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Policy experts with the Center for Retirement Research and the American Enterprise Institute published new research offering a solution to the gloomy outlook for Social Security. The authors suggest that eliminating the tax incentives that come with a traditional IRA or 401(k), would generate enough revenue to postpone the threat of insolvency of Social Security.

Their paper is titled ”The Case for Using Subsidies for Retirement Plans to Fix Social Security,” and the authors deserve a great deal of credit for offering new ideas, but at the same time the proposal exposes a common and frightening view of Social Security reform in Washington, and the “fix” would essentially end Social Security as we know it.

If enacted in law, this change would mean that someone who is 50 and planning to take full advantage of the existing contribution would pay additional tax on the $30,000 of income. While the levy financing Social Security would be nearly double the standard payroll tax rate, the worker would not get any additional credit toward their future benefits.

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Social Security is more than a name. Its structure of earned benefits distinguishes the system from other government programs, and offers seniors some protection from being reduced to a line-item in a budget battle. If Congress were to bail out Social Security in this manner, the structural protections provided to beneficiaries would evaporate.

In a nutshell, the government could keep the third leg of the retirement stool for current retirees by cutting off the back two legs of the stool for workers approaching retirement.

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As unpopular as that idea might sound to workers who are struggling to make ends meet today, the reality of the change would be considerably worse for those in retirement collecting benefits.

Retirees might recognize the name on their checks, but they will struggle with the parts of the system that they lost in the transition. As it is, seniors enjoy the privilege of earned benefits, which has protected the checks of beneficiaries from reductions even as the rest of the government skidded toward default.

Once the general fund gets involved in paying the bills, the feeling of getting something that was earned would be lost forever.

That dates back to the inception of the program, when President Franklin Roosevelt required that the whole system be built around the principle of earned benefits. FDR said that he wanted workers to have a legal, moral, and political right to benefits, such that “no damn politician can ever scrap” the program.

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All voters, particularly those approaching retirement, should not casually skip over FDR’s choice of words. He referred to Social Security in a personal sense as “my” program. He wanted to protect the individual contributions and the program as a whole from an annual debate about who does and who does not need benefits.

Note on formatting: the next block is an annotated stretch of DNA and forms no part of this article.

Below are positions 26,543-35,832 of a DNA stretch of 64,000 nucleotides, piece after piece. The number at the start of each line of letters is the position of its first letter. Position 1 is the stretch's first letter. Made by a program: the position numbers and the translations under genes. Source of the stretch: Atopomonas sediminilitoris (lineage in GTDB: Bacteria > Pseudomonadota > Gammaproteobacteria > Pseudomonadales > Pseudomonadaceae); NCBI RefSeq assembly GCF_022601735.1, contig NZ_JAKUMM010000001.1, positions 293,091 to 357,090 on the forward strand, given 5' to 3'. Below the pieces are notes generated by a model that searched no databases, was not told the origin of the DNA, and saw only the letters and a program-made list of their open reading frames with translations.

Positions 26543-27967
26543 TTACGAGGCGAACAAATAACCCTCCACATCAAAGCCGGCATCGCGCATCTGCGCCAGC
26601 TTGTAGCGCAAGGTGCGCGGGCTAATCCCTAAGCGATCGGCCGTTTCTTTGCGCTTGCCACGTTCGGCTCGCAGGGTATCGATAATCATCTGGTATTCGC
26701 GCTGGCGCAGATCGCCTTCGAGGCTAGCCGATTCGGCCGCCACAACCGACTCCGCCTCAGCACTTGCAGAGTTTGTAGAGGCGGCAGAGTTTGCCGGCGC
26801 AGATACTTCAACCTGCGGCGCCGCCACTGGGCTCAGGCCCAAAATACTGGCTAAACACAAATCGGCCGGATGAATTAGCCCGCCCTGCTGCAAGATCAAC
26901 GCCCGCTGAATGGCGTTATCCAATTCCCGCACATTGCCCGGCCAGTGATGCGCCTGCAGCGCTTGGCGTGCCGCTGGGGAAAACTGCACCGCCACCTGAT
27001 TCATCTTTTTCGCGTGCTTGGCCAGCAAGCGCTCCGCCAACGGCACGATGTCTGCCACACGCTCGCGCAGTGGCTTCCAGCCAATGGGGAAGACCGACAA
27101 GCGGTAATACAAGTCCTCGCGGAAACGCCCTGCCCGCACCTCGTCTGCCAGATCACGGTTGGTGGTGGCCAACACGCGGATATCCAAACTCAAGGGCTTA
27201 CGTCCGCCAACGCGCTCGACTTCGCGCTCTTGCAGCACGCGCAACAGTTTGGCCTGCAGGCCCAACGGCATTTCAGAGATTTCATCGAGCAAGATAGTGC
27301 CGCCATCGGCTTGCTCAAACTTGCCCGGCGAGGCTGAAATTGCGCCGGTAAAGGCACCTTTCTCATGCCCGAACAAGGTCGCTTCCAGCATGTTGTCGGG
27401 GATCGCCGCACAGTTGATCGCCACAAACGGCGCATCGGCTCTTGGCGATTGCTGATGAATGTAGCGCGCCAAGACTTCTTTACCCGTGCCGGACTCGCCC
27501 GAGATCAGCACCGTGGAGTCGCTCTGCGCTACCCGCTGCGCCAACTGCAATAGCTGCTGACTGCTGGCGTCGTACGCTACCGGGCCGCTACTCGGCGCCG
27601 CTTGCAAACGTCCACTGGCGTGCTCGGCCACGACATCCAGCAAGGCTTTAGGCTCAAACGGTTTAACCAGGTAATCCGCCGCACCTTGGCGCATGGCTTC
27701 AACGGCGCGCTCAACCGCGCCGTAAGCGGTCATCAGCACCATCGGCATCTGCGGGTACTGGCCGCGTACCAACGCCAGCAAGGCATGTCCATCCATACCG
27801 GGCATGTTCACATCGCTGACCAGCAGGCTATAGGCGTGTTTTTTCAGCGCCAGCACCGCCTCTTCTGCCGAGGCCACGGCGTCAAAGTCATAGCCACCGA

In the new “Social Security,” beneficiaries would lose their legal and moral rights to their checks. All that today’s seniors would have left is a political right: the ability to vote for the guy who promises to put the most cash in their pocket.

With each passing year, seniors would grow to appreciate the wisdom of FDR’s design.

When the money that pays the bills comes from the General Fund, the new “Social Security” would have to compete for its resources against every other priority of the government. At some point, seniors would lose.

To illustrate, younger voters would likely want the $200 billion applied to pay for lower payroll tax rates charged on wages of workers. These folks would reason that benefits aren’t really earned anyway, so why should anyone be forced to contribute anything for them?

To the credit of the authors, their work provides a valuable public service. Giving Congress new ideas is a vital part of the Social Security reform process. Equally important in this case, the proposal also exposes younger voters of the tangible cost of preserving the existing benefit structure.

For the most part, voters young and old tend to think of Social Security reform in an abstract way. Congress will fix the system where someone will get taxed more, or someone’s benefits will be cut. As a result, voters have been able over the last 40 years to hear what they wish to hear. Generally, Social Security reform means someone else will pay more, and someone else will have to make do on less.

The authors in the case of this research have explained to younger voters whose ox is to be gored and how it will be done.

As unappealing as this prospect might be to the man on the street, the real wake-up call for younger voters is that this sacrifice is only a partial down payment on securing the program’s future. In the extreme case, the extra cash would only solve 75% of the problem in Social Security.

Call the leftover program what you will, but Social Security as we know it would be scrapped.

Brenton Smith is a policy adviser to the Heartland Institute.

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